Can Someone Please Explain

  • cosmarchy

    Can Someone Please Explain

    I’m quite new to this sort of thing, so i’m hoping someone can explain something quite peculiar to me.

    I have been watching live blackjack to try and get the lay of the land before betting.

    Before the dealer physically deals the cards, the electronic cards appear on the screen in their appropriate places. The dealer then waits for the users response and again before she deals the cards, the electronic ones appear on the screen.

    Does this not imply the software they are using already knows the cards and their order on the table and is pre-empting the dealer to hit or not. If this is the case how is this fair – it is no longer a game of luck.

    What have I got wrong?

  • London Colin

     

    The cards are passed over a detector as they come out of the shoe. The information about their identity is sent to your PC, and the ‘electronic’ cards are displayed.

    The video feed often lags behind the data feed a little, making it look like the computer is predicting the future.

  • cosmarchy

     

    Quote: London Colin said:
    The cards are passed over a detector as they come out of the shoe. The information about their identity is sent to your PC, and the ‘electronic’ cards are displayed.

    The video feed often lags behind the data feed a little, making it look like the computer is predicting the future.

    Thanks for sorting that one out – I knew there had to be a logical explanation!!

    Another thought occurs…when playing RNG blackjack, it is limited to an 8 card pack as if it was being played with physical cards? Does it even matter I wonder?

  • Wookets

     

    In computer programs, what you actually see isn’t always perfectly synchronized with the logical operations running behind the scenes. This is even more evident on the Internet when latency is introduced by connection speeds. An example of this is prevalent in many of today’s first person shooter games. On your screen, you see tracers of the bullets go from point A to point B over time, but in most games, bullets travel instantaneously from point A to point B because that’s what’s actually programmed. The tracers are merely for visual effect and don’t represent the true behavior of the bullets.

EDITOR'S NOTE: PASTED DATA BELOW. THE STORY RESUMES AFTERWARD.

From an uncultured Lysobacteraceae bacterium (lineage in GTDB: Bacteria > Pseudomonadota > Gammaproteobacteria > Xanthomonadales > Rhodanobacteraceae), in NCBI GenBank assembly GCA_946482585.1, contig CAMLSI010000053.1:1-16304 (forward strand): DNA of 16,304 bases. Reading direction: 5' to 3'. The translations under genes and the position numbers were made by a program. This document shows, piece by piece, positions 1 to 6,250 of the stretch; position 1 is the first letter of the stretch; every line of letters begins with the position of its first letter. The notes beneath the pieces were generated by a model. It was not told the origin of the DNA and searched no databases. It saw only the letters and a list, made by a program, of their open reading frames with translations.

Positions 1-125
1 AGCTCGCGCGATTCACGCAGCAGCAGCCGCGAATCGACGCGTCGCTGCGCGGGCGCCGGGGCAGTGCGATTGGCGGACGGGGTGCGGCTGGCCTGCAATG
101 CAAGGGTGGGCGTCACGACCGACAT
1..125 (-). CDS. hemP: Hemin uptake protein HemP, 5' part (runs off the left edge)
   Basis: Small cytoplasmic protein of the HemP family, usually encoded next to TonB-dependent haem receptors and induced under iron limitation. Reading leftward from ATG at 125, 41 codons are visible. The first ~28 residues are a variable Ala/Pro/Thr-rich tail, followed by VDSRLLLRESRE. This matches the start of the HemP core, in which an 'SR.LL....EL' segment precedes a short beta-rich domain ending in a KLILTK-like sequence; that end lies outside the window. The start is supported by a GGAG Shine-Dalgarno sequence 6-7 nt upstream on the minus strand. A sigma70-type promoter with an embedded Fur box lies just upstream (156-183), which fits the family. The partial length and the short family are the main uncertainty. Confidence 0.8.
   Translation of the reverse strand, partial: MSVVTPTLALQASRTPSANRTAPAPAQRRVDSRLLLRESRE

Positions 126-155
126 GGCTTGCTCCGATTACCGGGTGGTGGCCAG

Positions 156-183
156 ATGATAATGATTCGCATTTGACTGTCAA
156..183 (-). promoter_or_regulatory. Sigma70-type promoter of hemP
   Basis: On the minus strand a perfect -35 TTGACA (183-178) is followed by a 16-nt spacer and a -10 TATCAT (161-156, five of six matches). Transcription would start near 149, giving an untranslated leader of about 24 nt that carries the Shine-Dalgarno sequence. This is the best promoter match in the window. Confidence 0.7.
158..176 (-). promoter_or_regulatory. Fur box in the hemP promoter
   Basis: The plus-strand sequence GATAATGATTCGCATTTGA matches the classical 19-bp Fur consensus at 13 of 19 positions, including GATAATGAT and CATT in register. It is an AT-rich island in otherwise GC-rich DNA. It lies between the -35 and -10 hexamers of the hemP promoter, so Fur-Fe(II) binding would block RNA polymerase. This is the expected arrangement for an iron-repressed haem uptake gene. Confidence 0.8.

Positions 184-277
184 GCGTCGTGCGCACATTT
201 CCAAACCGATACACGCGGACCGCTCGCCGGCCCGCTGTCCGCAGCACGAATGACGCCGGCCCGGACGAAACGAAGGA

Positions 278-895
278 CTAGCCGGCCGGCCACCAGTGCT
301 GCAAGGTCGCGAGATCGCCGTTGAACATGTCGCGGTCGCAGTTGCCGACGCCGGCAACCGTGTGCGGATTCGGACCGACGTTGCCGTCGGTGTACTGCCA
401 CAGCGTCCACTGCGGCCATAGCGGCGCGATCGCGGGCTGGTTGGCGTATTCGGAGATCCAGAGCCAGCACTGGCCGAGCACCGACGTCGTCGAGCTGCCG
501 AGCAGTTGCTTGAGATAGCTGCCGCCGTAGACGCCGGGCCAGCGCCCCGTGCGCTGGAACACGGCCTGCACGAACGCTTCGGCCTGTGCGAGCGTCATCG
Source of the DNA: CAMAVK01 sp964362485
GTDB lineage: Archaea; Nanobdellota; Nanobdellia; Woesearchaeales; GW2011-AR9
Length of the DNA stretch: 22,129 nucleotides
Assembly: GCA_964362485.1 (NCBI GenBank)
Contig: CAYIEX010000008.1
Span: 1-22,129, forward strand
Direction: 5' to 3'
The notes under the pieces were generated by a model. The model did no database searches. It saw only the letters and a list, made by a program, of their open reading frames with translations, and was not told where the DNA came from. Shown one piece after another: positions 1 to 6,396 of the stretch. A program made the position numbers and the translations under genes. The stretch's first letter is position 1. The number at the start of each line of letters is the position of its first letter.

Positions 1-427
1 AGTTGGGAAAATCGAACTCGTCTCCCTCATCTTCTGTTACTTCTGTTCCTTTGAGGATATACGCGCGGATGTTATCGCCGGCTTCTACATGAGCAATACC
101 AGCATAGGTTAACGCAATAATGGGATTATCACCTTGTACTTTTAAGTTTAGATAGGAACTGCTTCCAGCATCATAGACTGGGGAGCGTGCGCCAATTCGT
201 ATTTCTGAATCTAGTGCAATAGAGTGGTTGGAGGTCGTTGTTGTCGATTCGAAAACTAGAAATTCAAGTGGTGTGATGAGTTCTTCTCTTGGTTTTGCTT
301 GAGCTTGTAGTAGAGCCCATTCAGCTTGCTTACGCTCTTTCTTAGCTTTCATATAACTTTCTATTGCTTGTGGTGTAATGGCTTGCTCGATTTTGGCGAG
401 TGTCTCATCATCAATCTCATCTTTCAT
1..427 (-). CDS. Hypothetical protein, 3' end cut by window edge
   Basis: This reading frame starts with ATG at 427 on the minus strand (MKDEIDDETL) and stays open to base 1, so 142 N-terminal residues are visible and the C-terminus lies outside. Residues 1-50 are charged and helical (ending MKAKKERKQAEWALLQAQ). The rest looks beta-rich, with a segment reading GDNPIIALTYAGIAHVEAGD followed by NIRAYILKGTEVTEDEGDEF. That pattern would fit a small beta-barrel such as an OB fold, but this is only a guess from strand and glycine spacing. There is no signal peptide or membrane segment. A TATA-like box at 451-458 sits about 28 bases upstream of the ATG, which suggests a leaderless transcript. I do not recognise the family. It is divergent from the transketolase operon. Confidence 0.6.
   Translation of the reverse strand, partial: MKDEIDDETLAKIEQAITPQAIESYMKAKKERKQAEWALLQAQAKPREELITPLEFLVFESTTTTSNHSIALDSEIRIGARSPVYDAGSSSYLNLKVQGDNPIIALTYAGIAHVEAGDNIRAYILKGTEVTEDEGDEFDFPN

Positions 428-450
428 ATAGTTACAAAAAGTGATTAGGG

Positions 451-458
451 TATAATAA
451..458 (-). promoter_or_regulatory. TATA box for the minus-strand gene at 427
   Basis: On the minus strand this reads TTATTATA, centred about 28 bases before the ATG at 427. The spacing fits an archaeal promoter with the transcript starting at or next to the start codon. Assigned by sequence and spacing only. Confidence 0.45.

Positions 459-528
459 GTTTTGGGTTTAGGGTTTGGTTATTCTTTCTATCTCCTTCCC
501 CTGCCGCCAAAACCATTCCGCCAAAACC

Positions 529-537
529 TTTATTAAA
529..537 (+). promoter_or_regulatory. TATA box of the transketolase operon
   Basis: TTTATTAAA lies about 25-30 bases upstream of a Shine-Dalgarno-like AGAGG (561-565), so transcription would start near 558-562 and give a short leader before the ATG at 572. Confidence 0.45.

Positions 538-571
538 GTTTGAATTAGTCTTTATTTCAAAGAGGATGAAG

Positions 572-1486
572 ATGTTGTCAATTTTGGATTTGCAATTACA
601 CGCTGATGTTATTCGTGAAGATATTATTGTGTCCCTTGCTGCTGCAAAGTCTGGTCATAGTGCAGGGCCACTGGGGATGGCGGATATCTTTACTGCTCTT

As per online BJ, I do believe that the cards are continuously shuffled, implying a near infinite number of decks.

  • MangoJ

     

    Quote: Wookets said:
    As per online BJ, I do believe that the cards are continuously shuffled, implying an infinite number of decks.

    So you got dealt the same card twice ? There is a difference between continuous shuffle and infinite deck.

  • Wookets

     

    Quote: MangoJ said:
    So you got dealt the same card twice ? There is a difference between continuous shuffle and infinite deck.

    Well, I guess it’s not infinite, but it’s far more than 8. Is that fair?

  • Gamblor

     

    Quote: Wookets said:
    In computer programs, what you actually see isn’t always perfectly synchronized with the logical operations running behind the scenes. This is even more evident on the Internet when latency is introduced by connection speeds. An example of this is prevalent in many of today’s first person shooter games. On your screen, you see tracers of the bullets go from point A to point B over time, but in most games, bullets travel instantaneously from point A to point B because that’s what’s actually programmed. The tracers are merely for visual effect and don’t represent the true behavior of the bullets.

    As per online BJ, I do believe that the cards are continuously shuffled, implying a near infinite number of decks.

    Also in multiplayer shooter games, the game client extrapolates and projects the other players position. With a really good connection, the client and server can interact about 20 times per second (lets say every 40 ms, so furthermore there is an 80 ms delay from the other clients move to server, to your client). A good screen refresh rate, is about 60 times a second. So the client has to project the other players position a bit, normally you don’t notice, since its only a fraction of a second. If the client connection is slow enough, this would explain “lag” (the client projected the wrong position of the other player, and updates the other positions with the delayed update), and why when you shoot other characters, they sometimes die after they run behind a wall.

    Has nothing to do with blackjack

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